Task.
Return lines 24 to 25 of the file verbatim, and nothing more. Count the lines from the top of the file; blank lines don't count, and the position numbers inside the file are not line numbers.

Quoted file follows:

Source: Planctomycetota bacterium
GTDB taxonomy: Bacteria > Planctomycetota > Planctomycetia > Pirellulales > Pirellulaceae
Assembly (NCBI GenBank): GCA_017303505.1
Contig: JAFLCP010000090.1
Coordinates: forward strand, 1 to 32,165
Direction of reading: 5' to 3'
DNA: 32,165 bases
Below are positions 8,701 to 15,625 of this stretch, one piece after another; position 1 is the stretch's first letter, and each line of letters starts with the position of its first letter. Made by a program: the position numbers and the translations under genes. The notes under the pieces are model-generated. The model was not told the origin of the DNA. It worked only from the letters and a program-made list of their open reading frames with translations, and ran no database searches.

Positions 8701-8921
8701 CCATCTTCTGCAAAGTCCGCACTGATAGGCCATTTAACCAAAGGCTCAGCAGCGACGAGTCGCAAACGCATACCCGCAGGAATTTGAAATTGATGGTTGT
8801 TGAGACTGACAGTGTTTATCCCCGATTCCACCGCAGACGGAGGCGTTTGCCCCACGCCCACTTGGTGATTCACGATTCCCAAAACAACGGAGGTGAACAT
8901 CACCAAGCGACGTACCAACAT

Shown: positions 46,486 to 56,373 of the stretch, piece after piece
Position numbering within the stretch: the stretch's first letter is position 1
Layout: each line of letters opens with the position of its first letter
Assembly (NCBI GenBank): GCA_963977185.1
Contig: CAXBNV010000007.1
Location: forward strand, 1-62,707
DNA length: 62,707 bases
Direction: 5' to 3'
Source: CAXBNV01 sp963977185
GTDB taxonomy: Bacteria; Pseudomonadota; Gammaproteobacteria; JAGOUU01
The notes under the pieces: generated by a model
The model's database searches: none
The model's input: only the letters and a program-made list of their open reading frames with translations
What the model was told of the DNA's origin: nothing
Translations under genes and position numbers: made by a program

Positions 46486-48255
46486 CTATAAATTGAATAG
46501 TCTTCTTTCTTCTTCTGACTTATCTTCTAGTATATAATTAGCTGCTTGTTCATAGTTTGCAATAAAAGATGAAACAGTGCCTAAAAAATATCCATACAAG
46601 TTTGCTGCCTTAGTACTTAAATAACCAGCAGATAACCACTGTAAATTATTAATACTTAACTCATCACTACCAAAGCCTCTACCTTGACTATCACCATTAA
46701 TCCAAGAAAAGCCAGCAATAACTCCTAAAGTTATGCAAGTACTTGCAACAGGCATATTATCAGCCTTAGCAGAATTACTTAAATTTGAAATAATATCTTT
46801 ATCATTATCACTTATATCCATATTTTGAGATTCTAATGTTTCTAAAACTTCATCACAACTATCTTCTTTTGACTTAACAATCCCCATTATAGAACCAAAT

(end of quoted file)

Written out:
The model's database searches: none
The model's input: only the letters and a program-made list of their open reading frames with translations